Understanding local infant and young child feeding practices to create an effective micronutrient powder program in Northern Nigeria

Abstract Number Theme Presentation Type Cover Approved
0484 Formative and/or implementation research to improve program design and/or implementation; process and impact evaluation Poster Not Approved


Abstract Content


To understand local infant and young child feeding practices of caregivers of children aged 6 – 23 months to develop a home fortification program using micronutrient powder (MNP)


Children 6 – 23 months (n = 144) were enrolled in an 8 weeks home-feeding trial in Adamawa and Kebbi states. Repeated, full-day observations (n = 18) were carried out among a sub-set of enrolled children. In depth interviews (n = 68) were conducted among caregivers and salient themes were identified using an inductive approach to analysis.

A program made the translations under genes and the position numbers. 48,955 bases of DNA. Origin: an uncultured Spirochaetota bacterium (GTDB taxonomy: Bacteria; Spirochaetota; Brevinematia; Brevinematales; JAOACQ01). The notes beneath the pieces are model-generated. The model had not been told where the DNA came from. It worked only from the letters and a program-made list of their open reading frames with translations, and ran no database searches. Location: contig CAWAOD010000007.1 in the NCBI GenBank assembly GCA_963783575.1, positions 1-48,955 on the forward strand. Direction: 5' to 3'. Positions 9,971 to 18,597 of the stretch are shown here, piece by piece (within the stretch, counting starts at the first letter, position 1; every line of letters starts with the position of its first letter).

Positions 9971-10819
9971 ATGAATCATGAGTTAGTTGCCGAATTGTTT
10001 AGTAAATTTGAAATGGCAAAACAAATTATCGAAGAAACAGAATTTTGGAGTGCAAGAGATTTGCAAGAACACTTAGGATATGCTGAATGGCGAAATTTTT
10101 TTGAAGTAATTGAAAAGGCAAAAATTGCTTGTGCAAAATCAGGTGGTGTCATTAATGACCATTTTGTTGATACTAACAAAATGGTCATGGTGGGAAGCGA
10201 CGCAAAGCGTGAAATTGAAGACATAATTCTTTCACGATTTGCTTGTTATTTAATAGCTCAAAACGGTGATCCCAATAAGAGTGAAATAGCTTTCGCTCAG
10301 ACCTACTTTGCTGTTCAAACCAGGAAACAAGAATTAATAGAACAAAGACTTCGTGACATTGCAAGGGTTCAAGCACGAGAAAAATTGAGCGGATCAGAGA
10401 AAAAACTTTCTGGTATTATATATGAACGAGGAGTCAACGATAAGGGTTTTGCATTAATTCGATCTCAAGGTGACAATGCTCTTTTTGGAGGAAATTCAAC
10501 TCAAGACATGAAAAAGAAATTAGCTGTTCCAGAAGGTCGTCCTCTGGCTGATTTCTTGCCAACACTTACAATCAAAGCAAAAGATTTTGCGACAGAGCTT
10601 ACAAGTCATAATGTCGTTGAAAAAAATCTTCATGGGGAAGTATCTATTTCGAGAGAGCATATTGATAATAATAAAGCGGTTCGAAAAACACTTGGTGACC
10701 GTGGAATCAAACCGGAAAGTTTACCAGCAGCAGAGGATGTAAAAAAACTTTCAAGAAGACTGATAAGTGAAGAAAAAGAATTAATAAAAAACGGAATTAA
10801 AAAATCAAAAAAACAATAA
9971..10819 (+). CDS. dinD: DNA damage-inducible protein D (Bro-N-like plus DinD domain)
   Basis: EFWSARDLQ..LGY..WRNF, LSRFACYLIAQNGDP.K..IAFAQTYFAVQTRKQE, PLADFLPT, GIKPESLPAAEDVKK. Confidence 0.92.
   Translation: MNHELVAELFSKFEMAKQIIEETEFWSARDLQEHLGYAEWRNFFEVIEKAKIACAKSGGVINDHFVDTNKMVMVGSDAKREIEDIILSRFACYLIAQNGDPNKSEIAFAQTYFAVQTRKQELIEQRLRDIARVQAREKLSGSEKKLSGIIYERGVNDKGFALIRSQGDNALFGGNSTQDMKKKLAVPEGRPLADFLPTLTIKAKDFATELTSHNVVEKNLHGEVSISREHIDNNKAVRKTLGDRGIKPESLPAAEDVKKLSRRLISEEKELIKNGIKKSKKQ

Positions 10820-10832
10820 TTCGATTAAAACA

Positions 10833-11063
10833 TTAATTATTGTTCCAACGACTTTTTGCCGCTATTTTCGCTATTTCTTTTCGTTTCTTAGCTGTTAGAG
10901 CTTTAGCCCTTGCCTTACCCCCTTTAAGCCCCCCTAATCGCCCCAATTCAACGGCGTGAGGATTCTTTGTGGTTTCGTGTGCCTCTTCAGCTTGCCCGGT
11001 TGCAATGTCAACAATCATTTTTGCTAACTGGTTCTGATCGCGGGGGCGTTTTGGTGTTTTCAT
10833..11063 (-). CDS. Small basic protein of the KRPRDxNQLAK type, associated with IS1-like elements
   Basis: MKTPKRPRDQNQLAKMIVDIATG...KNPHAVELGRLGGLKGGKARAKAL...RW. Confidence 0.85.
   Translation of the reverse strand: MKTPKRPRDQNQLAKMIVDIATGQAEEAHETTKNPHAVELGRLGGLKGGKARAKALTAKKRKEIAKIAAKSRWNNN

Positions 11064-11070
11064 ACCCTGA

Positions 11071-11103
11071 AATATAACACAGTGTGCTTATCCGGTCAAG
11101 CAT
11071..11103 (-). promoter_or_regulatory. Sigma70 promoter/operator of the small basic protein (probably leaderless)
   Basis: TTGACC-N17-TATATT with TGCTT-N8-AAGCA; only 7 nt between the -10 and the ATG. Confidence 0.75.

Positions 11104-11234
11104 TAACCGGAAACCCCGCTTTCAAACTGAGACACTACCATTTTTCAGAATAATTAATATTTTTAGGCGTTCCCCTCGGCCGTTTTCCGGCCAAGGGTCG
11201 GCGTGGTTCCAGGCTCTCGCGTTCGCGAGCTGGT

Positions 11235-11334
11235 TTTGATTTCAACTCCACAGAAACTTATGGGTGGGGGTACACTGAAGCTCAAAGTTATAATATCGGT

Seasonality was identified as an influence on the availability of foods for young children. Intra and inter household food sharing is common and has cultural values. This may extend to MNP sharing. Dietary monotony was identified as a reason for refusal of staple foods by children, often leading to forced feeding by caregivers. Direct observations also supported this by revealing the main foods consumed by children are cereal-based staples with animal-source proteins largely missing. ‘Kunu’ a cereal based porridge was ranked 2nd in Kebbi and 3rd in Adamawa as the most commonly observed food consumed.


The lack of dietary diversity in young children’s diets highlights the opportunity and strong need for the introduction of MNP during home fortification in this setting. Food sharing may be a potential barrier to the appropriate use of MNP, so culturally-appropriate behavior change communications should complement programming to create enabling environments for the appropriate use of MNP and promotion of infant and young child feeding practices.

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